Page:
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Engineering IL-2 for immunotherapy of autoimmunity and cancer

Abstract

Preclinical studies of the T cell growth factor activity of IL-2 resulted in this cytokine becoming the first immunotherapy to be approved nearly 30 years ago by the US Food and Drug Administration for the treatment of cancer. Since then, we have learnt the important role of IL-2 in regulating tolerance through regulatory T cells (Treg cells) besides promoting immunity through its action on effector T cells and memory T cells. Another pivotal event in the history of IL-2 research was solving the crystal structure of IL-2 bound to its tripartite receptor, which spurred the development of cell type-selective engineered IL-2 products. These new IL-2 analogues target Treg cells to counteract the dysregulated immune system in the context of autoimmunity and inflammatory disorders or target effector T cells, memory T cells and natural killer cells to enhance their antitumour responses. IL-2 biologics have proven to be effective in preclinical studies and clinical assessment of some is now underway. These studies will soon reveal whether engineered IL-2 biologics are truly capable of harnessing the IL-2–IL-2 receptor pathway as effective monotherapies or combination therapies for autoimmunity and cancer.

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Fig. 1: Lymphoid cell expression of high-affinity and intermediate-affinity IL-2R.
Fig. 2: Interactions between IL-2 and IL-2R subunits and the residues crucial for their binding interface.
Fig. 3: Structural models of selected engineered IL-2 compounds.

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Acknowledgements

The authors thank A. Pugliese and A. Villarino at the University of Miami and M. Struthers at Bristol Myers Squibb for critically reading the manuscript and M. Doyle at Bristol Myers Squibb for providing the structural model of IL-2–CD25. Their research is supported by grants from the US National Institutes of Health (NIH R01AI131648 and R01AI148675) and the Florida Department of Health (21B03) and a sponsored research agreement with Bristol Myers Squibb.

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Contributions

T.R.M. conceptualized the manuscript. R.H. wrote most of the first draft and developed the figures. J.P. and K.M.L. contributed information related to the biological effects of the engineered IL-2 proteins. All authors edited the manuscript.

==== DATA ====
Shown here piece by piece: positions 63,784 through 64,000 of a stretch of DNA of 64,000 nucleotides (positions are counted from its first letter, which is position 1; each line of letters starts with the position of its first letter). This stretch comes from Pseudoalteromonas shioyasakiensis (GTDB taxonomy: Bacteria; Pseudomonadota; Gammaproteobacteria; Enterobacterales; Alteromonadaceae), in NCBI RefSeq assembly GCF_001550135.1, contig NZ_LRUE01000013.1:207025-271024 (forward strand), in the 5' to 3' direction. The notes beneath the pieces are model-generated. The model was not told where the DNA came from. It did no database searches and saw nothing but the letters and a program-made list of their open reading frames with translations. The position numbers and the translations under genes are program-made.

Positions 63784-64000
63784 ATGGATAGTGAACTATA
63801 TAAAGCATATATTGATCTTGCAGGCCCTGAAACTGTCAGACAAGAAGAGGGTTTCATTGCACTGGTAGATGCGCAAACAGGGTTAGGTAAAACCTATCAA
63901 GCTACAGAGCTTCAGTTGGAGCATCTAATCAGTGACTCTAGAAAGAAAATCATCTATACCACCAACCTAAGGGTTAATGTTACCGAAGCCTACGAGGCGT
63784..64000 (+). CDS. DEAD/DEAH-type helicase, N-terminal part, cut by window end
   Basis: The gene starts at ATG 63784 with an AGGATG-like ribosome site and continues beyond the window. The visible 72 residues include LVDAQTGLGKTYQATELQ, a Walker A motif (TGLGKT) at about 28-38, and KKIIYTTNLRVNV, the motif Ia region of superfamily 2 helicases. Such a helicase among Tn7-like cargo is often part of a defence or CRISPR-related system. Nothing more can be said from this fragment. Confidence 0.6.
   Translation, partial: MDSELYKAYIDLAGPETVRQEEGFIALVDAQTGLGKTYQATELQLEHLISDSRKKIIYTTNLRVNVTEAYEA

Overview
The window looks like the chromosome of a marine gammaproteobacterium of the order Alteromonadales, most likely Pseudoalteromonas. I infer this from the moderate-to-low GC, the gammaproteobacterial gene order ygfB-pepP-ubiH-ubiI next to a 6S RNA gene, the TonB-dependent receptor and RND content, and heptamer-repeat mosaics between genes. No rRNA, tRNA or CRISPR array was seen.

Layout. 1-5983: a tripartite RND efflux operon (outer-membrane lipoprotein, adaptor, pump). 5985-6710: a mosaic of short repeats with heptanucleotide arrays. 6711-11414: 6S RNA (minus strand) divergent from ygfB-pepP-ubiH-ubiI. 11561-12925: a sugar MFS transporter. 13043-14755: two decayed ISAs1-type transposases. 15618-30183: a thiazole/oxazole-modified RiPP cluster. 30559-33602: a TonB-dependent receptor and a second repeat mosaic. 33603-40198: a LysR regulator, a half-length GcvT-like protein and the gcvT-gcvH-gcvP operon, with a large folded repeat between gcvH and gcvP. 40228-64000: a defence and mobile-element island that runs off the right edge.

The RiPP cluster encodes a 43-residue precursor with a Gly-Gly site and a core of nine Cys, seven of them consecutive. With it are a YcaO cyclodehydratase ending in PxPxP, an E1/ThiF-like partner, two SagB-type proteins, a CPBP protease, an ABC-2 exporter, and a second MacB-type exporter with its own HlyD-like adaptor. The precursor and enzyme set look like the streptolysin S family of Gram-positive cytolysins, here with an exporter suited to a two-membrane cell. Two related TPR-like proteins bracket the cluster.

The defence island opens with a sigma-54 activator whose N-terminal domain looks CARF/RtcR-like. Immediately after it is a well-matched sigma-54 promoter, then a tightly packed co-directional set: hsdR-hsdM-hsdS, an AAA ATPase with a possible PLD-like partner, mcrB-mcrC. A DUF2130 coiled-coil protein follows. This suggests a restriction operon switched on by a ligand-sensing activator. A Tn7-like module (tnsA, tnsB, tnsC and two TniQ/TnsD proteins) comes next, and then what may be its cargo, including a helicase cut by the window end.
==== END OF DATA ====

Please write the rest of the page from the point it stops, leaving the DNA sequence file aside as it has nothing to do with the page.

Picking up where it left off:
Corresponding author

Correspondence to Thomas R. Malek.

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Competing interests

The University of Miami, T.R.M. and R.H. have patents pending on IL-2–CD25 fusion proteins (Wo2016022671A1; T.R.M.) and their use (PCT/US20/13152; T.R.M. and R.H.) that have been licensed exclusively to Bristol Myers Squibb, and some research on IL-2–CD25 fusion proteins has been supported, in part, by a collaboration and sponsored research and licensing agreement with Bristol Myers Squibb. The other authors declare no competing interests.

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Nature Reviews Immunology thanks J. Bluestone, O. Boyman and the other, anonymous, reviewer(s) for their contribution to the peer review of this work.

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Glossary

High-affinity IL-2R

The IL-2 receptor (IL-2R) comprising the three subunits IL-2Rα (CD25), IL-2Rβ (CD122) and the common cytokine receptor γ-chain (γc; CD132).

Intermediate-affinity IL-2R

The IL-2 receptor (IL-2R) comprising only the two subunits CD122 and CD132.

IL-2 muteins

IL-2 proteins engineered through the introduction of mutations that shift the selectivity of IL-2 towards cells expressing the high-affinity or intermediate-affinity receptor. These modifications are not aimed at increasing the half-life of IL-2.

PEGylated IL-2

Complexes of IL-2 and polyethylene glycol (PEG) in which PEG chains attach to lysine residues on IL-2 biasing its selectivity towards the high-affinity or intermediate-affinity receptor, depending on the location and number of PEG chains on IL-2. PEGylation increases the half-life of IL-2.

IL-2–anti-IL-2 immune complexes

Complexes of IL-2 and anti-IL-2 antibodies that exist as separate entities that are pre-complexed prior to administration or engineered as linked molecules. Depending on the anti-IL-2 antibody, IL-2 shows selectivity for the high-affinity or intermediate-affinity receptor. IL-2 immune complexes result in increased half-life of IL-2.

IL-2–CD25 fusion proteins

IL-2 covalently linked to CD25 via a short amino acid linker. The IL-2 component of the fusion protein is linked to CD25 in a linear or rearranged manner to generate fusion proteins that exhibit selectivity towards the high-affinity or intermediate-affinity receptor, respectively. These fusion proteins exhibit increased half-lives compared with IL-2.

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Hernandez, R., Põder, J., LaPorte, K.M. et al. Engineering IL-2 for immunotherapy of autoimmunity and cancer. Nat Rev Immunol 22, 614–628 (2022). https://doi.org/10.1038/s41577-022-00680-w

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